3.4. Paeoniflorin Increases SIRT4 Expression to Enhance Tamoxifen-Induced Apoptosis of ER + BC Cells
Tamoxifen kills breast cancer cells by inhibiting proliferation and promoting apoptosis. We explored the relation of paeoniflorin in tamoxifen-induced ER + BC cell apoptosis and the promotion of SIRT4 expression. To this, we detected the apoptosis levels in normal or SIRT4-knockdown T47D and MCF-7 cells after treating with tamoxifen alone or combined with paeoniflorin for 48 hours. Our results revealed that SIRT4 knockdown significantly decreased the apoptosis of T47D or MCF-7 cells after the treatment with tamoxifen alone or combined with paeoniflorin (Figure 5). Also, the cells were harvested to analyze apoptosis-related protein expression. We found that SIRT4 knockdown significantly decreased the Bax/Bcl2 expression ratio and the levels of caspase 3 activity in T47D or MCF-7 cells after the treatment with tamoxifen alone or combined with paeoniflorin (Figure 6).
3.5. Paeoniflorin Suppresses the SIRT4-Mediated STAT3 Activation in ER + BC Cells
STAT3 is a signal transducer and activator of the transcription protein family, and its abnormal activation is related to the occurrence and development of several malignant tumors. SIRT4 enhances the sensitivity of ER + BC to tamoxifen by inhibiting STAT3 activation. Therefore, we evaluated the activation of STAT3 and found that tamoxifen treatment alone or combined with paeoniflorin did not change the expression of STAT3 protein, even the SIRT4 being knocked down. Simultaneously, the expression of phosphorylated STAT3 (p-stat3) had changed in T47D and MCF-7 cells (Figure 7). Besides, the expression of p-stat3/STAT3 was significantly decreased in T47D and MCF-7 cells stimulated with tamoxifen and paeoniflorin when compared with the tamoxifen-treated control group. Notably, the deletion of SIRT4 significantly increased the expression of p-stat3/STAT3 in T47D or MCF-7 cells treated with tamoxifen alone or combined with paeoniflorin (Figure 7). As targets of the STAT3 signaling pathway, c-myc gene amplifications confer tamoxifen resistance in ER + breast cancer . Herein, we found that paeoniflorin could significantly decrease the expression of c-myc protein when the cell is stimulated with tamoxifen and the deletion of SIRT4 significantly increased the expression of c-myc in T47D or MCF-7 cells treated with tamoxifen alone or combined with paeoniflorin (Figure 7), suggesting that paeoniflorin improves the ER + tamoxifen sensitivity through the SIRT4-mediated STAT3 pathway (Figure 8).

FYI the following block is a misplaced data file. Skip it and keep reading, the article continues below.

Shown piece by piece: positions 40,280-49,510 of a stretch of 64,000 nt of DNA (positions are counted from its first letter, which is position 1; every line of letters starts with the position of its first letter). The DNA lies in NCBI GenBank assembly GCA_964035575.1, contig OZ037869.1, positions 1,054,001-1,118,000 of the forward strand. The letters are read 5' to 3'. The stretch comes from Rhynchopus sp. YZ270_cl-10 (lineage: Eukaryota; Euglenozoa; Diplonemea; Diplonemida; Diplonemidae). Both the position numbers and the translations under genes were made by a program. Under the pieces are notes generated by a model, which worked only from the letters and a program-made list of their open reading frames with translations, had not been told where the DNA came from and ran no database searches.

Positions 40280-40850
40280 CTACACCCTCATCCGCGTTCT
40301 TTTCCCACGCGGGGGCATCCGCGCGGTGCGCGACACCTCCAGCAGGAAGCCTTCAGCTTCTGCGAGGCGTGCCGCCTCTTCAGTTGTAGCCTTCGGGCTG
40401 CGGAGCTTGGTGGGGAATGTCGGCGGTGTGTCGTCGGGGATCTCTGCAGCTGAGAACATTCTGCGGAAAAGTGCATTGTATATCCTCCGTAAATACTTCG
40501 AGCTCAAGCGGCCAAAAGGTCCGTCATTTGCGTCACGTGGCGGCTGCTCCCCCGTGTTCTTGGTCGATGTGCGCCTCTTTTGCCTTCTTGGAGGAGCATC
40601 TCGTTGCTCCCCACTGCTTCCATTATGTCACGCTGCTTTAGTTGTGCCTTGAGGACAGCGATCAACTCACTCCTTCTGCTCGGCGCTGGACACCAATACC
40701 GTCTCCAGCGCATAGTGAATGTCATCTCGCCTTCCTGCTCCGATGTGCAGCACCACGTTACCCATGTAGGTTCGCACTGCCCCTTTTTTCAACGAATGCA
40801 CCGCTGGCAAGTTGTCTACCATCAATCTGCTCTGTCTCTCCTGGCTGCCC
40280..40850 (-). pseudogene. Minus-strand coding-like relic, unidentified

Breast cancer (BC) is one of the most common malignant tumors and the leading cause of tumor-related deaths in women, accounting for 11.7% of the new cancer patients each year worldwide [21, 22]. About 70–80% of breast cancer cases are positive for estrogen receptor expression, so endocrine therapy has become the primary and effective treatment for hormone-sensitive breast cancer [1, 2]. Tamoxifen is a commonly used drug for breast cancer endocrine therapy. As a selective ER regulator, tamoxifen can effectively block the stimulating effect of estrogen by binding with the ER and has noticeable therapeutic effects on patients with ER + BC [8, 23]. However, some significant problems must be addressed: side effects and drug resistance. Paeoniflorin is derived from natural plants and has low toxicity reported. At the same time, it presents recognized toxicity to many malignant tumors in vivo and in vitro, including breast cancer [24, 25]. Conversely, the effect of paeoniflorin on the sensitivity of ER-positive breast cancer cells to tamoxifen is still unclear. In the present study, we found that paeoniflorin inhibited the proliferation and enhanced the apoptosis of ER + breast cancer cells, both induced by tamoxifen. Cell lines are often used as in vitro tools to mimic specific types of in vivo systems. Several cell lines, including MCF-7 and T47D, have been widely used in breast cancer studies without investigating the particular cell line’s characteristics . Thus, our data revealed that this combined medication might reduce the tamoxifen dosage and side effects.